Though Japan has been able to preserve a great number of its ancient traditions, there are still some traditions that are no longer common, or even disappearing. A prime example is koshin. Held on a special “koshin day” this festival back to ancient times and was once one of the most widely practiced and important ceremonies in Japan.
What is a “Koshin Day?”
Before talking about what koshin mairi, you have to know when is “koshin day”. In order to know when koshin day is you have to be familiar with the Jikkan Jyuunishi calendar system, a system once used in ancient Japan to keep track of the year. We talk about this system in mode detail in our article about the nengo system, so check there for more details.
The Jikkan Jyunishi system starts from kinoe- ne [甲子] kinoto-ushi [乙丑], hinoe-tora[丙寅], hinoto-u [丁卯] and the 57th is konoe-saru [庚申], or koshin. There are 60 patters in the Jikkan Jyunishi system. The quickest way is to find out when the next koshin day is to visit Shitenno-ji’s website and check the schedule of koshin day.
The Origins of Koshin Mairi
According to Taoism, it was believed that there are three worms, sanshinomushi [三尸の虫], that live in people’s stomachs. On a koshin day when the body goes to sleep these three parasitic worms escape from the body and tell the gods in heaven what kind of sins the person has committed. The gods then punish the person, by shortening their lives according to the number, as well as the severity of their sins. Since these bugs can only escape when a person goes to sleep, people simply did not sleep on this day.
This rather funny custom came to Japan from China around the Heian Period. Like the Chinese aristocrats, Japanese aristocrats stayed up by playing music and reading poems to keep the sanshinomushi from escaping. This practice was called shu-koushin [守庚申], later known as koshin machi [庚申待]. By the Edo Period, commoners had started to practice koshin machi too. The commoners soon realized, however, that it was much easier to stay up with their friends rather than by themselves. As you can imagine, people would drink and chat the entire night and it became a sort of official party day.
Despite these festivities, eventually people thought just staying up was not enough. Originally, people worshiped Shomen-Kongo[青面金剛] to eradicate illnesses, but over time they started believing he could help prevent those nasty sanshimomushi from getting out too. Koshin machi i.e Koshin Mairi became so popular that eventually Shomen-Kongo’s sole purpose became the eradication of the sanshinomushi.
Shitennoji Koshin-do Mairi
Koshin-do is affiliated with Osaka’s famous Shitennoji, and is 10 minutes away from Shitennoji’s main temple. Shitennoji Koshin-do enshrines Shomen-Kongo, and was originally one of three of the most prominent Koshin-do temples in Japan. Yasaka Koshin-do is in Koyoto, but unfortunately, Tokyo’s Iriya Koshindo no longer exists. Koshin Mairi festivals take place on the day before koshin, as well as the actual day itself.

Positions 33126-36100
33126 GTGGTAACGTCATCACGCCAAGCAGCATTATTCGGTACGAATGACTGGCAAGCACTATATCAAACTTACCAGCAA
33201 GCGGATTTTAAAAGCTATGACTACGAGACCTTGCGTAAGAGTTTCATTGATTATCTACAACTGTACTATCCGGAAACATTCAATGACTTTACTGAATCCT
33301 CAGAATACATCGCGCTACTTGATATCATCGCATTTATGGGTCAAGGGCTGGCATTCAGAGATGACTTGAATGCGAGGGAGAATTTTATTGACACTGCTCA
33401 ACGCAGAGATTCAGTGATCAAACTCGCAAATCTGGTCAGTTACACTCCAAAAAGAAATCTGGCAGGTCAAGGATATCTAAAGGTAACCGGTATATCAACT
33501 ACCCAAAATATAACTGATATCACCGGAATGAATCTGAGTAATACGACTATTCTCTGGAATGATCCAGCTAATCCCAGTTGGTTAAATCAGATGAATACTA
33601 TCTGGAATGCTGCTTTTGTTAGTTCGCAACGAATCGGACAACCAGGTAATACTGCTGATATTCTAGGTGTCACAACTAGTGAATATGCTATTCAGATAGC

Getting to Shitennoji Koshin-do
Getting to Shitennoji Koshin-do is not hard, but you do need to keep your eyes opened.
You will get off at either Tennoji Station or Abeno Station. Either station puts you in essentially the same place, so use what is most convenient for you. Once you exit your respective station, head north like you are going to Shitennoji Temple. Once you get a couple of blocks away from Tennoji Zoo, keep your eyes opened for this sign (below) and take a right.
Even though the road bends a bit, be sure to keep heading due east and it shouldn’t be too long before you reach the temple.
Koshin-do Temple Grounds
We went before noon on week day, so there weren’t that many people.
The main temple burned down during the Osaka Air Raids of WWII. This may come as total surprise, but the current building serving as the main temple was a rest area during World Expo 1970.
Monkeys the apostles of Shomen-Kongo and you can find them dotted throughout this small temple.
A traditional ritual that takes place at the temple on this day is saru kaji. This ritual involves a large wooden monkey on a person’s back while someone from the temple recites a special chant meant to help the sanshinomushi at bay.
Once you enter the temple ground, you will notice this konyaku stand. For some reason those pesky little worms in your stomach hate konyaku, so it is traditional to eat konyaku during this time. It is customary to eat the konyaku facing north, i.e the direction of the hondo, in complete silence.
Festivals like these are few and far between these days. These ceremonies are predominately in very rural areas in Japan and often function as a neighborhood get-together, but is still sadly dying out. If you get a change to witness, or even participate, in this now rare part of Japanese culture, I think you should. It is special to be able to find opportunities a thousand year old tradition without even having to leave the city!
Coming next time, Oda Sakunosuke’s favorite curry, Jiyuken!
The adventure continues…